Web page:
To Jane Mecom
Passy Oct. 25. 1779.
I received your kind Letter of Feb. 14. the Contents of which gave me a kind of melancholy Satisfaction. The greater Ease you will now enjoy makes some Compensation in my Mind for the uncomfortable Circumstance that brought it about. I hope you will have no more Afflictions of that kind, and that after so long and stormy a Day your Evening may be serene & pleasant.8
Yours of June 23d by Mr Watson is also come safe to hand.9 The Description you give of your present Situation is pleasing. I rejoice to hear you have so much Comfort in your Grandaughter and her good Husband. Give my Love to them.
The Account you had from Jona. Williams of the Vogue I am in here, has some Truth in it. Perhaps few Strangers in France have had the good Fortune to be so universally popular: But the Story you allude to, which was in the News Papers, mentioning “mechanic Rust,” &ca. is totally without Foundation. The English Papers frequently take those Liberties with me. I remember to have once counted seven Paragraphs relating to me that came by one Post, all of which were Lies except one that only mentioned my living in the same House with Mr Deane.— This Popularity has occasioned so many Paintings, Busto’s, Medals & Prints to be made of me, and distributed throughout the Kingdom, that my Face is now almost as well known as that of the Moon. But one is not to expect being always in Fassion. I hope however to preserve, while I stay, the Regard you mention of the French Ladies, for their Society and Conversation when I have time to enjoy it, is extreamly agreable.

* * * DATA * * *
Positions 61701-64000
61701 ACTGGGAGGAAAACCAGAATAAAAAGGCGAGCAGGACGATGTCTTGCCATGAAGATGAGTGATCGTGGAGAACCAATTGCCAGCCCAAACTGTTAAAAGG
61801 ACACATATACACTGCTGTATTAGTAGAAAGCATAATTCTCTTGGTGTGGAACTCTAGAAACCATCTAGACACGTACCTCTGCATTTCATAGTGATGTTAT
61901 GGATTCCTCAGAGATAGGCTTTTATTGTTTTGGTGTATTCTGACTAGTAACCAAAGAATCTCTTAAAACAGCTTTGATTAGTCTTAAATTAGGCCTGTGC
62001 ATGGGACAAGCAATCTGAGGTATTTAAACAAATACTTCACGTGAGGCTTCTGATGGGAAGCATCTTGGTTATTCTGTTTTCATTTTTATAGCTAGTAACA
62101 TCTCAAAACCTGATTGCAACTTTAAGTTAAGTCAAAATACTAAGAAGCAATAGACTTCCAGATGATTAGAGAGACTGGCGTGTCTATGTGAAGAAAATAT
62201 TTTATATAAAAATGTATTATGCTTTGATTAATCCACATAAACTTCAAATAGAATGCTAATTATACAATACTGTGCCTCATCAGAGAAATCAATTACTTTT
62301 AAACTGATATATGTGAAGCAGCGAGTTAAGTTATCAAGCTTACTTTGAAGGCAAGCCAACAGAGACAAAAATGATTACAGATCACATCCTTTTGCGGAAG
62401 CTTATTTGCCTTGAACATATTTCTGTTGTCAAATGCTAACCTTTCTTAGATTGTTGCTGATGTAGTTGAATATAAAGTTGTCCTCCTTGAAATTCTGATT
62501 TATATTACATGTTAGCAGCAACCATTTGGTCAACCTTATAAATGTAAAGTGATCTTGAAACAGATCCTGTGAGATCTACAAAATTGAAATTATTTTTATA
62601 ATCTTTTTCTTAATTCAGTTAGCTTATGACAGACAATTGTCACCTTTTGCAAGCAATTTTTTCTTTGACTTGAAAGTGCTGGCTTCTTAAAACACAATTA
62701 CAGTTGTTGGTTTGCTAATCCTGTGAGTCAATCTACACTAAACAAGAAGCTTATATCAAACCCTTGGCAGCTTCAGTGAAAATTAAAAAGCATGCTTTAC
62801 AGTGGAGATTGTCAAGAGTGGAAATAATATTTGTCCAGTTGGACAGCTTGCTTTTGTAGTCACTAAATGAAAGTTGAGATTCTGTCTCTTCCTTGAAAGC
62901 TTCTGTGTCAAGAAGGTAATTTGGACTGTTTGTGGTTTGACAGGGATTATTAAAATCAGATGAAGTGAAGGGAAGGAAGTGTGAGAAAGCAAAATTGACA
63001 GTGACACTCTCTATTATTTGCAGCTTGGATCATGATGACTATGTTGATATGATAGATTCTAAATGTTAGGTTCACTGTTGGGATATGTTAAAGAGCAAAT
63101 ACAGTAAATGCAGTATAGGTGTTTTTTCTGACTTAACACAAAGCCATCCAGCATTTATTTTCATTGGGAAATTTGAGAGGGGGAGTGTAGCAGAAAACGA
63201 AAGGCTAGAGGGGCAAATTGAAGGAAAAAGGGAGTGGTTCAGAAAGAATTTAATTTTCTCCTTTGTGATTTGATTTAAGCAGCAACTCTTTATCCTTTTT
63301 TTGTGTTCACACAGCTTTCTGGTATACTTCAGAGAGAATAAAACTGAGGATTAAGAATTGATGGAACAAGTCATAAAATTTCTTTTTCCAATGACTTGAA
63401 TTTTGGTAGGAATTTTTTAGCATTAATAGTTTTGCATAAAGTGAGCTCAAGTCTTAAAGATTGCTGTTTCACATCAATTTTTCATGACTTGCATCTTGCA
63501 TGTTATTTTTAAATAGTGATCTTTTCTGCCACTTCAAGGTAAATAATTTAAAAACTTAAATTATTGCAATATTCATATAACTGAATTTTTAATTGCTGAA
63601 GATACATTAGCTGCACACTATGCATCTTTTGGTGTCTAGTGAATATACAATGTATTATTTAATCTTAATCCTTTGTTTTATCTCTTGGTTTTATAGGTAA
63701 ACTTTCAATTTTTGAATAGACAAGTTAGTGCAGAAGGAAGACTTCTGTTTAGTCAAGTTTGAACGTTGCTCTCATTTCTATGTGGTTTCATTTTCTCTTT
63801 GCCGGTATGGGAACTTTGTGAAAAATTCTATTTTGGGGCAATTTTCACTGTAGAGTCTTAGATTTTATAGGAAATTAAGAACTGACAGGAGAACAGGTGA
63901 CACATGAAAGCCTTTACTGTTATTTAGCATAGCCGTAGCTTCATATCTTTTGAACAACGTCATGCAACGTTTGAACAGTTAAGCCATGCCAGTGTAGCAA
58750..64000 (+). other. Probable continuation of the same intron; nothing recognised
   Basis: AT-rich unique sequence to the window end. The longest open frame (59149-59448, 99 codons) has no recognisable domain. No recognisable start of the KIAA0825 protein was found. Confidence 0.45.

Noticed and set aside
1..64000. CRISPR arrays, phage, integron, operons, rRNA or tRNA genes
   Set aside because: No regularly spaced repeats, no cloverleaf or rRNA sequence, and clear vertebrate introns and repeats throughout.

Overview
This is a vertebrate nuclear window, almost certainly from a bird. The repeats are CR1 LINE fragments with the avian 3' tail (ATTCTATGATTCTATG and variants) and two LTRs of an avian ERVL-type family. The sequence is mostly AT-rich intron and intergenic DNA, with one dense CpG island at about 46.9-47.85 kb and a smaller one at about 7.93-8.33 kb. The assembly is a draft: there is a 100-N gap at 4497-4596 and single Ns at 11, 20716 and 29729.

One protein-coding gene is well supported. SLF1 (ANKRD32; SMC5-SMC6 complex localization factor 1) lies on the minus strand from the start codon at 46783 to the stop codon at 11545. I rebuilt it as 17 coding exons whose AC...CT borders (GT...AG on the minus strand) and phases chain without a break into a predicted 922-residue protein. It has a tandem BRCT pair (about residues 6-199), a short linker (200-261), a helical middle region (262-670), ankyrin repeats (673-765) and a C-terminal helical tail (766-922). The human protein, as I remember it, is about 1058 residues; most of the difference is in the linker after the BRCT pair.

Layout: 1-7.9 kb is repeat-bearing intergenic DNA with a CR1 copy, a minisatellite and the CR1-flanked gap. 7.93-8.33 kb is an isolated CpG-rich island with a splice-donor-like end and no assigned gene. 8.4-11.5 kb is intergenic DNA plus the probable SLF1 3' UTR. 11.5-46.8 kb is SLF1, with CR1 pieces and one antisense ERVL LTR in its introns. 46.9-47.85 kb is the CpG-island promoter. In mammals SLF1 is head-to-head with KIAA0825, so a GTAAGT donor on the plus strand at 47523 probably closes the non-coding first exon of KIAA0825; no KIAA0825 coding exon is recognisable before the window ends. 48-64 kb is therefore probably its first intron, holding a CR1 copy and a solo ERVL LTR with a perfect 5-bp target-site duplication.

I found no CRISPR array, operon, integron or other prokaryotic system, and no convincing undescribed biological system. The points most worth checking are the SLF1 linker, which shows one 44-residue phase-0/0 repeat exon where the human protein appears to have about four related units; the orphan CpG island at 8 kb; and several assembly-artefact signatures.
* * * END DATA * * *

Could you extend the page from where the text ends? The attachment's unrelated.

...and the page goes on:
The Enemy have been very near you indeed. When only at the Distance of a Mile you must have been much alarm’d. We have given Them a little Taste of this Disturbance upon their own Coasts this Summer; And tho’ we have burnt none of their Towns, we have occasioned a good deal of Terror & Bustle in many of them, as they immagined our Commodore Jones had 4000. Troops with him for Descents. He has however taken and destroyed upwards of twenty Sail of their Merchantmen or Colliers, with two Men of War, and is arrived safe in Holland with 400. Prisoners.1 Had not contrary Winds and Accidents prevented it, the intended Invasion of England with the combined Fleet and a great Army might have taken Place, and have made the English feel a little more of that kind of Distress they have so wantonly caused in America.
I come now to your last of July 27. I am glad to learn by it that my dear Sister continued in good Health and good Spirits; and that she had learnt not to be afraid of her Friend Fresh Air.
You will do me a great deal of Pleasure in sending me as You propose, some Crown Soap, the very best that can be made. I shall have an Opportunity of obliging some Friends with it, who very much admire the little Specimens I have been able to give them. With the tenderest Affection I am ever, my Dear Sister, Your very loving Brother.
My Love to Mr & Mrs. Greene & to my young Friend Ray. Temple desires me to present you his Affectionate Respects.
6. In WTF’s hand.
7. In the hand of L’Air de Lamotte, corrected and signed by BF.
8. The affliction was the death of her son Peter Mecom (XXVIII, 541–2).
9. XXIX, 722–5.
1. The copyist omitted the last two words; BF interlined, “them & 500 Prisoners.”